Developer Jim Mansfield, who made his fortune selling scrap metal from the Falklands War, was laid to rest yesterday in his home town of Saggart, Dublin, surrounded by his family and a wide circle of friends.
A large crowd braved howling winds and rain to pay their respects as the well-liked entrepreneur was buried.
His daughter-in-law Anita reflected the thoughts of many of his friends — who included entertainer Dickie Rock — when she told mourners: “We’ve lost a unique and special patriarch.”
She told the congregation in the Church of the Nativity in Saggart: “Many of you will know Jim as a businessman. But he was a great family man, a devoted father, husband, and grandfather.
“He was so proud of his sons, as they were of him. He was a man who never took no for an answer.”
Fr Enda Cunningham told mourners that Mr Mansfield was a man of the people and was proud of where he came from.
He told the packed church: “It was touching to hear from Anita about the character of the man we knew so well.”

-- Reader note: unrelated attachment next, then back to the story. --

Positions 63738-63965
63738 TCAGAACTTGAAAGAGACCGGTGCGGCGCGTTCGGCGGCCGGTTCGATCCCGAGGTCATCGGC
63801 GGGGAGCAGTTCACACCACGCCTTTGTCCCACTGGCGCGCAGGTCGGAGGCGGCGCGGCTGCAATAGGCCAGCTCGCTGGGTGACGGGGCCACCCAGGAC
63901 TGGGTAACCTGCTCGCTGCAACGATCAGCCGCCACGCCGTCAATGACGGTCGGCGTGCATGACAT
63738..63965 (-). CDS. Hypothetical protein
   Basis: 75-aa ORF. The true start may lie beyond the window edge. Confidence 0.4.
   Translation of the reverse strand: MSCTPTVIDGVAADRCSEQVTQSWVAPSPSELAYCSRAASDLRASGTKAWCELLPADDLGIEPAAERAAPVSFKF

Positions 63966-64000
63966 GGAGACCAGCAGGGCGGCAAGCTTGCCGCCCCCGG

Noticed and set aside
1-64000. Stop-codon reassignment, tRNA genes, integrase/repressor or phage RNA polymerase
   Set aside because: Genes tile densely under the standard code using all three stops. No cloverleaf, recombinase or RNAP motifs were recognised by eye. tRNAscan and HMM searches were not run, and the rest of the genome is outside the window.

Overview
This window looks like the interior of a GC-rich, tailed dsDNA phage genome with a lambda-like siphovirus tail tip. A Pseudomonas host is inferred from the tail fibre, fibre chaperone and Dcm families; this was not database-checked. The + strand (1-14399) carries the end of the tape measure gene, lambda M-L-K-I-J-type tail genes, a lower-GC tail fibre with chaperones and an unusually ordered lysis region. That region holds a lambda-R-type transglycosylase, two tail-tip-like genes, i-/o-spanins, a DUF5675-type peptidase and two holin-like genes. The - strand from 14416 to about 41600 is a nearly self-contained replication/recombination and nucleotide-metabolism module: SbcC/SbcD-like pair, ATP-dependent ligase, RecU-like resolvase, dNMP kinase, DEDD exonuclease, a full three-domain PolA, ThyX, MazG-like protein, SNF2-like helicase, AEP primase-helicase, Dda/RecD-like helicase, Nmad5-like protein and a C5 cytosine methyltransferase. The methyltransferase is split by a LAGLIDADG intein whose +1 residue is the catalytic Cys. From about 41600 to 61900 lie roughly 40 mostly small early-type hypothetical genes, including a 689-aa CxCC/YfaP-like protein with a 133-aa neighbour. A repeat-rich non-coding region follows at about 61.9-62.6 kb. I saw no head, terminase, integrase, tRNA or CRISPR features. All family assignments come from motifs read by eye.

Staff at the Citywest Hotel, which he helped build, formed a guard of honour as his coffin was brought into the church. The developer of the Citywest complex had been ill for some time and died at home aged 74.
A farmer’s son turned haulier from Brittas, Co Dublin, he made his first million selling equipment left over by the British Forces after the Falklands. With the £26m he made from the deal, he set out to build a property empire which included hotels and a private airport.
At the height of the property boom, he was worth €500m and his assets included the Weston Aerodrome in Dublin.
When the recession hit in 2008, he lost millions. Citywest was placed into receivership in 2010 and Weston Aerodrome was seized by Nama.
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